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Who Gets To Claim the Child’s Tax Credit?

You know what they say: in life, only two things are certain – death and taxes. Taxes are, of course, an important part of a divorce, especially for married couples with children. When filing taxes, parents receive a Child Tax Credit, providing financial relief for the financial burden of raising children. When parents are divorced, only one of them will receive the Credit. So who gets it, and why?

The Child Tax Credit is applied to a family or parent’s tax return each year. In 2021, the amount provided for the Child Tax Credit was raised from $2,000 to $3,600 for every child five years old and younger, and from $2,000 to $3,000 for every child aged six to seventeen. This applies to all families making less than $150,000 annually or single parents making less than $112,500. What’s more, a monthly Child Tax Credit began issuing consistent financial support to help parents during the COVID-19 pandemic.

Since the specifics are changing all the time, we don’t want to spend too long on the technical details of the Child Tax Credit. Instead, what should be immediately clear is that the Child Tax Credit is a big deal to parents, and is going to continue to be. So which parent gets to keep it after the divorce?

The Internal Revenue Service’s Publication 504 provides guidance on the topic. Absent a court order or written agreement to the contrary, the primary physical custodian, i.e. the parent with whom the child resides with the most, is entitled to claim the child as a dependent. If divorced parents share time with the child equally (50/50), the IRS code dictates that the parent who has the highest adjusted gross income (“AGI”) for the year is entitled to claim the child.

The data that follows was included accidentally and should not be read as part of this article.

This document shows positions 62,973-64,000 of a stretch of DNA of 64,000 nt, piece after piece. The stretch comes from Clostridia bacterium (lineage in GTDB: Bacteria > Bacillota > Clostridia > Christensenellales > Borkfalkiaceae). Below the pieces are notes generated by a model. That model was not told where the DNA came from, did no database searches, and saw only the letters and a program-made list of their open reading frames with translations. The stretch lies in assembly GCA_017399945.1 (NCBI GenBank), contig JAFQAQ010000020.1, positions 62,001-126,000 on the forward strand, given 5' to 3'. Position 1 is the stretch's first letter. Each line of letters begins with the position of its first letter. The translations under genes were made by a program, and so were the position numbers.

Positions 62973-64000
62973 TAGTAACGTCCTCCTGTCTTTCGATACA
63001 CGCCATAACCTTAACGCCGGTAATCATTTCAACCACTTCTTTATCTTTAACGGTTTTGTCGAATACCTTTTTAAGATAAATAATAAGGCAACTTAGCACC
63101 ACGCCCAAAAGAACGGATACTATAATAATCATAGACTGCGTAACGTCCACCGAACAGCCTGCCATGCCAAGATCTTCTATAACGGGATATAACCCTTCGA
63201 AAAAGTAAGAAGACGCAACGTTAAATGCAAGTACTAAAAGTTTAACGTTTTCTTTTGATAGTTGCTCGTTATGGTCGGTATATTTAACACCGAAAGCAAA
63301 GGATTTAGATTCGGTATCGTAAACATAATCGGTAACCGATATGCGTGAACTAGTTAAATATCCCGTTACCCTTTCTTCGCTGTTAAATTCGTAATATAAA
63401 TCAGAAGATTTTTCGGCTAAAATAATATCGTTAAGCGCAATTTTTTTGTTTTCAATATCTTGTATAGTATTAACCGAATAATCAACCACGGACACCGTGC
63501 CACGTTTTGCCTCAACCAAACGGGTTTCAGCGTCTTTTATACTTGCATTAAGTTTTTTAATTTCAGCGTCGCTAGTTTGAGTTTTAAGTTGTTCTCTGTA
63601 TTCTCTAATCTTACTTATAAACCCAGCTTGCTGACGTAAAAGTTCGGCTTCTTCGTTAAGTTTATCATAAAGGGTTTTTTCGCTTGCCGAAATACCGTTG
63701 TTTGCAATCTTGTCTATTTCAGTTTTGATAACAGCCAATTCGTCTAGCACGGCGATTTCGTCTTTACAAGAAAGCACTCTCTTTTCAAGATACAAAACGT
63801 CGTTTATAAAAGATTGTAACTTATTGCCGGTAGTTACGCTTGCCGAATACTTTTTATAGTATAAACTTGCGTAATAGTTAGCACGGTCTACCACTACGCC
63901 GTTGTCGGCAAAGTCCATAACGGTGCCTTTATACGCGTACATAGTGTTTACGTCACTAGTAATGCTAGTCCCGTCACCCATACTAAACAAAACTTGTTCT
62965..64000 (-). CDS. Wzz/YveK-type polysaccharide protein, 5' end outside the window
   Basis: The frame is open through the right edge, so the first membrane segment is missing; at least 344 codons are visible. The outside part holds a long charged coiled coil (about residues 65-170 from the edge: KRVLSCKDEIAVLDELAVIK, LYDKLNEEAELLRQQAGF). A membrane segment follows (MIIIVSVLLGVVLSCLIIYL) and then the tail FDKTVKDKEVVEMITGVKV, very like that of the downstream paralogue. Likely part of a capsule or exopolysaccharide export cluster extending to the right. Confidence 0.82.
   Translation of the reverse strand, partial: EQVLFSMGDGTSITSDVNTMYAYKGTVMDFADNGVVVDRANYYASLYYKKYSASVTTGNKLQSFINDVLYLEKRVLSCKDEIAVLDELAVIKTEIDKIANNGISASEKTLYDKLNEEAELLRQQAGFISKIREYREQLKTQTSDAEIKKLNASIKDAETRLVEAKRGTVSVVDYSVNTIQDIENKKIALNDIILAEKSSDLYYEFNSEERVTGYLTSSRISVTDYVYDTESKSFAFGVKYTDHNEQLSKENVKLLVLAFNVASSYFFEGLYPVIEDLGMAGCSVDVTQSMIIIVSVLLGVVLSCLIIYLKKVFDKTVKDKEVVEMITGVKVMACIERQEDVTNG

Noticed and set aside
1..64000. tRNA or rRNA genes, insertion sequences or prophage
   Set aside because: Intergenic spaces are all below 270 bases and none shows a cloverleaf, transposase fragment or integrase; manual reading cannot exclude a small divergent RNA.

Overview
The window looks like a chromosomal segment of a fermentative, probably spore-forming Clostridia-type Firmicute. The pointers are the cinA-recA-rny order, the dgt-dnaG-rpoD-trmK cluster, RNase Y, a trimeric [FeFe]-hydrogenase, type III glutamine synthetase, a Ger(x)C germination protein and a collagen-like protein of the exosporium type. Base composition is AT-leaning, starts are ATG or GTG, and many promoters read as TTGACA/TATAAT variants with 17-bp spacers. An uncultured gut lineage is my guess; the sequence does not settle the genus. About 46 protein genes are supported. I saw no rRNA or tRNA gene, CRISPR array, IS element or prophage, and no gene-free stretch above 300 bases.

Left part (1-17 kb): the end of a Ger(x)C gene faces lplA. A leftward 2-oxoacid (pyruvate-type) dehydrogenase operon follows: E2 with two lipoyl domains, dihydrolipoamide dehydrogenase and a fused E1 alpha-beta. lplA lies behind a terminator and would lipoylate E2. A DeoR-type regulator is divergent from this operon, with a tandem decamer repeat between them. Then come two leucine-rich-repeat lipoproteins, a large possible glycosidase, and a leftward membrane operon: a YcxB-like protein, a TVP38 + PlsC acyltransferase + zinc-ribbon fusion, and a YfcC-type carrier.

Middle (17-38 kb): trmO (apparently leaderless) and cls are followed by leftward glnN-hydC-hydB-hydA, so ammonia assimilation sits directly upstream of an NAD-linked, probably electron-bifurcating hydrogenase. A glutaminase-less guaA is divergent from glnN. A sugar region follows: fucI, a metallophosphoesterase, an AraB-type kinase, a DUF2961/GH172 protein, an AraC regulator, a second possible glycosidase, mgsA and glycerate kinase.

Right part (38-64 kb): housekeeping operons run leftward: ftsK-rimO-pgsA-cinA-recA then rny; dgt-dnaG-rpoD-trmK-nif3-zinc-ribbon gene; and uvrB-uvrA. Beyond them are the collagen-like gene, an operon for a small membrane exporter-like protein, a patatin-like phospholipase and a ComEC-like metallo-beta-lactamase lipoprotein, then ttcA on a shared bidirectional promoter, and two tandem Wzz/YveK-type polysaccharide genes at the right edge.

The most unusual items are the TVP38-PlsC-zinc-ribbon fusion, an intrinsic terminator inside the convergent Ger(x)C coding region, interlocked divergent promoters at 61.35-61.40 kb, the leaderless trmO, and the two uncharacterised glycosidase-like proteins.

If the issue of who gets to claim the child is put before the Court in a divorce proceeding (or custody/visitation/support proceeding), the Court has discretion to award the child tax credit to either party. The Court’s other option is to alternate the credit between the parties, which is a frequent result. Sometimes a couple will decide it themselves and propose a solution, normally having used it as a bargaining device for something else. If there are multiple children, sometimes all of the Child Tax Credits will go to one parent and sometimes they will be divided

There are many factors that a Court can and does consider, including, but not limited to, the custodial arrangements, the relative incomes of the parties, whether or not there is a child support obligation (and, if so, whether or not the obligor is current in his/her obligation). 

So there is no set formula for who gets the Child Tax Credit, but it is an issue that should not be overlooked. Are you considering a divorce in the New Year? For help with any of your family legal issues, contact Rinehart Bryant, PLLC today! We help you like family would.

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